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GOD IS A JEALOUS GOD!
by Philip Owen

The Old Testament repeatedly describes God as a jealous God.  In truth, the fact that God is jealous is codified in the Ten Commandments directly from the mouth of God:  “Then God spoke all these words saying . . . ‘You shall not worship them or serve them; for I, the Lord your God, am a jealous God’” (Ex. 20:1, 5).  Are we to believe, then, that God is sinful?  Or how do we warn our children against jealousy when God is said to be jealous?

            The sin of jealousy.  When used with respect to people, jealousy denotes a sinful attitude, namely, a desire to have the same thing that someone else has.  (Envy, someone has suggested, goes beyond jealousy to a wish that someone be deprived of the thing we wish to have.)  Jealousy manifests a lack of thankfulness for God’s goodness to us or discontent with some aspect of our status.  It implies that God is not good, nor gracious, nor perfect in what He has provided; it is, therefore, a direct assault on the character of God.

            The righteousness of jealousy.  Though the term is seldom used this way (at least in modern times), jealousy may describe an honorable attitude.  For example, it would be proper to describe a husband and wife as jealously guarding the sanctity of their marriage.  In such a context, the term does not signify a sinful coveting of something belonging to another, but a zealous desire to preserve and protect an exclusive relationship which is holy before God.  Clearly, when Scripture or God Himself asserts that He is a jealous God, the term is to be understood in this second sense as an entirely holy and laudatory thing.  When referring to God the term jealousy is used primarily in two ways.

            God is jealous for His Person and nature.  “Therefore thus says the Lord God . . . ‘I will be jealous for My holy name’” (Ezek. 39:25).  With that statement, God conveys the eternal truth that His glory is first and foremost.  He alone is glorious; He is altogether glorious.  All that He has ever done and ever will do in time and eternity have been to manifest His glory.  For a man to make such an assertion would be the height of pride, arrogance, and rebellion because we are weak and sinful creatures, and any good that we possess comes from God.  That said, just as it is right for a man to jealously guard his morality as protecting something of great value, so it is infinitely more right for God to guard His glory, for in Him alone can be found all holiness, righteousness, and goodness.  Nothing could be more holy, more right, and more good than that God jealously protect the sole Fountain of those attributes.  His greatest work might be viewed as the preservation of the sanctity of Himself.  Every blessing bestowed on man (salvation in particular) is a holy expression of God’s ongoing self-glorification.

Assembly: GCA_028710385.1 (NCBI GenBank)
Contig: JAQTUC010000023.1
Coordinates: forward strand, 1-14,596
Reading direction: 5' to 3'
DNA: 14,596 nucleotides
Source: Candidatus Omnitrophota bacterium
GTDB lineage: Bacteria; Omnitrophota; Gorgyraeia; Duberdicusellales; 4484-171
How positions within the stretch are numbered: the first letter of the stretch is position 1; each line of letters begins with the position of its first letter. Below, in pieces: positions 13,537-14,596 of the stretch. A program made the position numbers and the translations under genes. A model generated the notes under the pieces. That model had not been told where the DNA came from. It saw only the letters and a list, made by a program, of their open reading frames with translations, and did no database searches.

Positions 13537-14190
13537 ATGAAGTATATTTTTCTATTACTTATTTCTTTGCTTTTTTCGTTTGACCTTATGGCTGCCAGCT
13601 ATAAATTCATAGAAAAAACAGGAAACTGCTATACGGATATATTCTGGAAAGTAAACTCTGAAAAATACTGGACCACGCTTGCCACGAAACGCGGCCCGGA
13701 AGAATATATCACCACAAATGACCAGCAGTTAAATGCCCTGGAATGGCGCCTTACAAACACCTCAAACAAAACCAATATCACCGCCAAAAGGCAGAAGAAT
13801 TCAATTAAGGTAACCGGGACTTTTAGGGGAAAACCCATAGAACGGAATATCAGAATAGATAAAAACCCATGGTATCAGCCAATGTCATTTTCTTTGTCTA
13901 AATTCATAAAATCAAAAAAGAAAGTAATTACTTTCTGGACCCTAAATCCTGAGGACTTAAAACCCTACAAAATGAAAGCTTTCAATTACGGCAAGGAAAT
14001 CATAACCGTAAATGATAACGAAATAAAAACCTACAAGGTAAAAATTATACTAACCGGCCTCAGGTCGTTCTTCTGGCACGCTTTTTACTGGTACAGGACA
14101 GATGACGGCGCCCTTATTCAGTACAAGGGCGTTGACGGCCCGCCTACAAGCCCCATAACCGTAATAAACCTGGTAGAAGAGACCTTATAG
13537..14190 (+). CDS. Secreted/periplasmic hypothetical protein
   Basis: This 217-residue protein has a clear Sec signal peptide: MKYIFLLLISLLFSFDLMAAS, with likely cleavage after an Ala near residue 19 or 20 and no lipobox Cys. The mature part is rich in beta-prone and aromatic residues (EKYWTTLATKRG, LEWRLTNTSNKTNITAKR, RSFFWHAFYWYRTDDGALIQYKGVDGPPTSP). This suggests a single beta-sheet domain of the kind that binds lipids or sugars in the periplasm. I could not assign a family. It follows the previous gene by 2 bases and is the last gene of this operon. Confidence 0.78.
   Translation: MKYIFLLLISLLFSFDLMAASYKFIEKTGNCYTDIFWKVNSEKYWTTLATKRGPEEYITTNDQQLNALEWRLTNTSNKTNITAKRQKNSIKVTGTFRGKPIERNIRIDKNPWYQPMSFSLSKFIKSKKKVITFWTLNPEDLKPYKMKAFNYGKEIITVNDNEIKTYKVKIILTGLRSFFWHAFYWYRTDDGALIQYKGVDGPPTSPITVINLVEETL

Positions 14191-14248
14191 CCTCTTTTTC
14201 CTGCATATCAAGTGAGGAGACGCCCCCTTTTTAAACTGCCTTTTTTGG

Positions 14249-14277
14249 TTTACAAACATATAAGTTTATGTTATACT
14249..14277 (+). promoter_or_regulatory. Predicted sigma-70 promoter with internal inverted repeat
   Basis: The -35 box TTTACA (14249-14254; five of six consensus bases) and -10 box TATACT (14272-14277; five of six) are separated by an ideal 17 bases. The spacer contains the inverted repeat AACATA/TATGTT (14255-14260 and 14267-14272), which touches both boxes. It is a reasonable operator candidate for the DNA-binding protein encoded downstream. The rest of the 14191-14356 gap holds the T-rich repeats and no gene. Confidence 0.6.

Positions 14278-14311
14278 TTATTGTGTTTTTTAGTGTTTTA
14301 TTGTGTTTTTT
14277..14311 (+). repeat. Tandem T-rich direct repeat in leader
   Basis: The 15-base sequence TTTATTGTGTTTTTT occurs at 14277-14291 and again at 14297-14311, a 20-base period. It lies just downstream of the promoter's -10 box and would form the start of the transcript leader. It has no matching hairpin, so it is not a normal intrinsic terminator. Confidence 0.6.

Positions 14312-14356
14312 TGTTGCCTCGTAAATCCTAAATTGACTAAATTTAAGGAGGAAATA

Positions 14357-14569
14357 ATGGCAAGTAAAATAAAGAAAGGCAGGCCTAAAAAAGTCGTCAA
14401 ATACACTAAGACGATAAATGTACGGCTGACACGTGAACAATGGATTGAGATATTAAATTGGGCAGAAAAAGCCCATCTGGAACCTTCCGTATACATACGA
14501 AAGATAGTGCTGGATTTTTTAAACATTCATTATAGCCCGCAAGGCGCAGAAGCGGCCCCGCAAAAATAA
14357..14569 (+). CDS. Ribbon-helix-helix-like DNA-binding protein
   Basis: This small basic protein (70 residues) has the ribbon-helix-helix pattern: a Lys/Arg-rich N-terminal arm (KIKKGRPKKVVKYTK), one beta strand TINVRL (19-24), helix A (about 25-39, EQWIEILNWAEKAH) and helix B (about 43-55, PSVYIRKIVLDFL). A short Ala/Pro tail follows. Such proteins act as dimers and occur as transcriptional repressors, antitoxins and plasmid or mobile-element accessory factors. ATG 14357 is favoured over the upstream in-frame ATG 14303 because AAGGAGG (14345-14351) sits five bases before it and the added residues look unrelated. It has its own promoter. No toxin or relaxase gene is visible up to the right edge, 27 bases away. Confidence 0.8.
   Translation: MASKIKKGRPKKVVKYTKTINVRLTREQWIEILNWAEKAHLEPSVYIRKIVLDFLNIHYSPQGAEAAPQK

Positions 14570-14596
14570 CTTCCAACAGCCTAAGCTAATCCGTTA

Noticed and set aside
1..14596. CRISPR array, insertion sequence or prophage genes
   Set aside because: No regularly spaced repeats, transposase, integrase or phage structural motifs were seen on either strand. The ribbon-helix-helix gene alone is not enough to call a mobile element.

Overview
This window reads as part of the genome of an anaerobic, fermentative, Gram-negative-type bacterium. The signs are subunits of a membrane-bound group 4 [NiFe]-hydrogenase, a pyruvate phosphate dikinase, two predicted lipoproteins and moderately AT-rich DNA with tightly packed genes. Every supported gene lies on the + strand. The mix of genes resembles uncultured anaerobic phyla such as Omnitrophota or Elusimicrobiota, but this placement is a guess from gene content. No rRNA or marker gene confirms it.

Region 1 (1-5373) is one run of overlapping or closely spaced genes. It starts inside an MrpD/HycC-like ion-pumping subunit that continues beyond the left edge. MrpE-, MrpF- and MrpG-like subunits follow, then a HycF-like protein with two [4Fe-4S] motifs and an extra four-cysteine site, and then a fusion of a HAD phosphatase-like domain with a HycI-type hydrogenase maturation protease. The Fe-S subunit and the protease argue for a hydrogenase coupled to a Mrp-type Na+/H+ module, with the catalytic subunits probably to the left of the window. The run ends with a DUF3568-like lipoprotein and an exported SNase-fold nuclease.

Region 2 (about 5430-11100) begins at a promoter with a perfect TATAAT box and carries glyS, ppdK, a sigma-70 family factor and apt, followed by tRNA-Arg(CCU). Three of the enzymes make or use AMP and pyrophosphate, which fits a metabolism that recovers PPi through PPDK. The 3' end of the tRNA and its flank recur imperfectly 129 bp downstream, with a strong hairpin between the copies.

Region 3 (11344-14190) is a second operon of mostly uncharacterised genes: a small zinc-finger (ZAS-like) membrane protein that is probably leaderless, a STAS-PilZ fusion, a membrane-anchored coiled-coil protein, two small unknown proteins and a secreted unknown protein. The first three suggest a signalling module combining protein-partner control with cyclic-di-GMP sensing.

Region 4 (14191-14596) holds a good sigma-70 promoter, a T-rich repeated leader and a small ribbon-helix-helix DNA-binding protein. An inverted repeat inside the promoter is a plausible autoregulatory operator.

God is jealous for Israel.  Isaiah describes the relationship between Jehovah and Israel thus:  “For your husband is your Maker, Whose name is the Lord of hosts; And your Redeemer is the Holy One of Israel, Who is called the god of all the earth” (54:5).  And Deuteronomy describes the violation of that relationship through idolatry:  “They have made Me jealous with what is not God; They have provoked me to anger with their idols” (32:31).  As Vine eloquently explains:  “Just as jealousy in a husband or wife is the forceful assertion of an exclusive right, so God asserts His claim, and vindicates it, on those who are His sole possession.”  Though Israel has refused to do so, God jealously guards the sanctity of the relationship He has called them to.  And although the term is not used in the New Testament of God or Christ, we may be certain that the unchanging God in the Person of His Son jealously guards the object of His love and redemption:  His Bride, the church.

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